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For instance, when William I, also know as William the Conqueror, won the Battle of Hastings, he could not control all of England by himself. After William I won the battle, he was also still the Duke of Normandy, so he had to travel to France weeks at a time to stay in power. Therefore, he needed a way to remain in control of England and keep his people loyal. He first built a castle—the Tower of London—to dominate the city. There, he kept soldiers to keep the people of England in check. He still, however, needed an actual way of governing the country. This is where feudalism comes into play. William divided the country in to plots of land. These parcels of land were ‘given’ to noblemen who were willing to die in battle for William. They in turn had to swear loyalty to William.

The portions of the land awarded to nobles by the king, typically given for service in battle or in other ways, were called fiefs. Fiefs varied in size. Some were single estates just large enough to support one knight and his family. Others were very large, consisting of whole countries or provinces. The king also granted land to the less powerful military men, the knights, who were called vassals.

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The king had complete ownership and power in his kingdom, so he could do as he pleased. This meant that sometimes the land could be given to a noble who swore his loyalty to the king. Sometimes, however, it meant keeping the land in the family and passing it on to his successors, similar to how Charlemagne divided his land. From Charlemagne’s Divisio Regnorum, the king’s official proclamation of how he planned to divide the land among his three sons:

“So as not to leave my sons a confused and unsettled matter of dispute and contention as regards the status of my entire kingdom, I have divided the whole body of the realm into three portions; the portion that each of them is to guard and rule, I have caused to be described and designated. I have done this so that each may be content with his portion in accord with my ruling. And so that each may strive to defend the borders of his kingdom which face foreign peoples and maintain peace and charity with his brothers.”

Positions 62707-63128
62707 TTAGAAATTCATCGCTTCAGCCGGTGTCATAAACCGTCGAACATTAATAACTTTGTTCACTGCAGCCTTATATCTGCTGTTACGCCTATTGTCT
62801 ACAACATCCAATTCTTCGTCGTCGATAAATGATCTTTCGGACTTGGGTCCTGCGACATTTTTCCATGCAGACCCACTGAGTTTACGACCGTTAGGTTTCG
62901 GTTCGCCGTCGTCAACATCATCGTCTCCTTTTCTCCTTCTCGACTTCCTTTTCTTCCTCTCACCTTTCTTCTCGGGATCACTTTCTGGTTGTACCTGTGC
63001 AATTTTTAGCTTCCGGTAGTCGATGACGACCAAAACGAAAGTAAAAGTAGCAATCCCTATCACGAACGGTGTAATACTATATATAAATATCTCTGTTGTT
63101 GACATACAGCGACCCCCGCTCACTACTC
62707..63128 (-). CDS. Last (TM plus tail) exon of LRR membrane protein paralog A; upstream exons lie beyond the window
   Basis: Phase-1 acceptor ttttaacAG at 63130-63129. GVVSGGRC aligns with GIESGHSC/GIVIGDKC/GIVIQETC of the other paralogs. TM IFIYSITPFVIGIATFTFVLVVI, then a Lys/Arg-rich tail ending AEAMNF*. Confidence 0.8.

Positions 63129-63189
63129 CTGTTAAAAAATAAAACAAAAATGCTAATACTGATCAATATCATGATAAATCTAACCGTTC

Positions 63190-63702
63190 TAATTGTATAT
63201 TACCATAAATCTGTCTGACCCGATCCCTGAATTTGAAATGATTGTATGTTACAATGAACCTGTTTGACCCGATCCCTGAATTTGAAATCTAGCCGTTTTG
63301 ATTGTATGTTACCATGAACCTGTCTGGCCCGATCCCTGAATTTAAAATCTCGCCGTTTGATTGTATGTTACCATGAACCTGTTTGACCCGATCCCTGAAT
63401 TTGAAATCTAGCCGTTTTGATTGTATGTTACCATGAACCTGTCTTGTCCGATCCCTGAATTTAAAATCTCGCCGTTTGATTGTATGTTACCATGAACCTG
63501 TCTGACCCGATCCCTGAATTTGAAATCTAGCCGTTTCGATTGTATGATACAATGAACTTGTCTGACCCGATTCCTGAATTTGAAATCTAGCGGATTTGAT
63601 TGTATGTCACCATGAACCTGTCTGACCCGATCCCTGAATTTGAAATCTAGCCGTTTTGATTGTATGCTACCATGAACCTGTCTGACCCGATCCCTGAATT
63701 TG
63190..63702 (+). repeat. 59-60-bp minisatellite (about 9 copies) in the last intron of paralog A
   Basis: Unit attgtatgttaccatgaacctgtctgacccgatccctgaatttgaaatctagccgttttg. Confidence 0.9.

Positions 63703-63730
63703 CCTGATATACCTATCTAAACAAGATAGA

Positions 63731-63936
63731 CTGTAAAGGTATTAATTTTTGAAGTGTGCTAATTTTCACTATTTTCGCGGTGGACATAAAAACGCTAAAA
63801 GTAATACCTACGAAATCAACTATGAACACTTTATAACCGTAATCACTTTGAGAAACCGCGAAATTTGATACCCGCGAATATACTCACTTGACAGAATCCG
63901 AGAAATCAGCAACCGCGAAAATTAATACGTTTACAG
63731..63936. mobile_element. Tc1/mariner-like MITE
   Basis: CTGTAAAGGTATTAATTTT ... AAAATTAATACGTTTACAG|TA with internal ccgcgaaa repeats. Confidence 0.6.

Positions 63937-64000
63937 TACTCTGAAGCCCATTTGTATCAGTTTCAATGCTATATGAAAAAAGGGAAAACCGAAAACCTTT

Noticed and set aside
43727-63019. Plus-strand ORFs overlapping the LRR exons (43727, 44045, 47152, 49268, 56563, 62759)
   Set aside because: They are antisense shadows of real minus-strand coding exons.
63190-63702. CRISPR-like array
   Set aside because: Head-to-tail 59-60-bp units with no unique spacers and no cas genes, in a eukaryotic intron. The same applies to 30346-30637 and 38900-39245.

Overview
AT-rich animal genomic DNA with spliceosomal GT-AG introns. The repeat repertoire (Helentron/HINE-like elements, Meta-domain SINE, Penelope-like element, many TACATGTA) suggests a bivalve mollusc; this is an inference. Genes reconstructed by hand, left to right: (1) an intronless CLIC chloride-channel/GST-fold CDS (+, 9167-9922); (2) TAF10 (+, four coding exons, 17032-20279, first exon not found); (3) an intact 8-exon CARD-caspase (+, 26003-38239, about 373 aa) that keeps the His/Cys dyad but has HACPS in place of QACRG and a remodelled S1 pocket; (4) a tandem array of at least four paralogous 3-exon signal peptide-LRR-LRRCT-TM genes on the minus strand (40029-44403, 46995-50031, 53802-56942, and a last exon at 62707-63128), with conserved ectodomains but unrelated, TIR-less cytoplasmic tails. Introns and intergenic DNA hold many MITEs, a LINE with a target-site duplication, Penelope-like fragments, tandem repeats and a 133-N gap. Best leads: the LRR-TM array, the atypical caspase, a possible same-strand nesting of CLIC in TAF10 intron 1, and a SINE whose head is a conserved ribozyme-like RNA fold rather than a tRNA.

The Nobles

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In terms of the feudal system social hierarchy, the nobles or barons were the second wealthiest and the most powerful after the king in the chain. The nobles were awarded or leased land, called fiefs or fiefdoms, from the king whom they swore their loyalty to. Those who received the fiefs were called the king’s vassals. The king was the vassal’s lord. The vassals served him by providing him with armies and knights for protection. The lords owed homage and fealty to the king. They were obligated to supply a certain number of knights for the king. The number of knights a vassal owed his king usually depended on the size of the fief. The holder of a great fief might owe the king the service of dozens or even hundreds of knights. This level of vassalage was called lords, nobles, tenants-in-chief, or barons.

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Within their own fiefdoms, lords were the absolute authority. They established and administered their own legal systems, gathered taxes, designed their own currency and managed how crops were grown.The rights of the fief and the titles of the land were passed down from generation to the next, usually to the male line. If a lord had no successor, the land would be given to the church as a sign of piety.The nobles were very powerful because they controlled the armies. In fact, nobles often warred amongst themselves over territories.

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The governance of a fief was quite time consuming. For a lord to do any of the framework himself was considered to be beneath his level—he was considered more of manager. His wife was also like a “manager” of the manor. She was expected to make sure the daily operations, such as managing the servants and handling the financial accounts, ran smoothly. Despite these responsibilities of the lord’s wife, women during this time had few rights and were expected to follow their husbands and fathers on all things.

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The daily life of a lord consisted of attending meetings in relation to his land. The lord was expected to exercise his judicial powers over the people of the land; they would hear reports on crops, harvests, supplies, and finances, such as taxes and rent. The lord would handle disputes among tenants. Whether a subject could marry or whom they could marry was also decided by the lord. Unlike the workers under them, lords had the leisure to revel in numerous activities. As the Medieval period progressed, the culture changed becoming more refined and elegant. Time was spent on the arts like poetry and music.

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Sometimes, even the fiefs granted by the king were too large to govern by the lords. The lords, or barons, had to further divide up their land and these were ‘given’ to trusted knights who had also fought well in battle. He was given a piece of land to govern and he had to swear an oath to the baron, similar to how the baron swore an oath to the king, collect taxes when told to do so and provide soldiers from his land when they were needed. It is argued that sworn oath is really to the king and not the baron.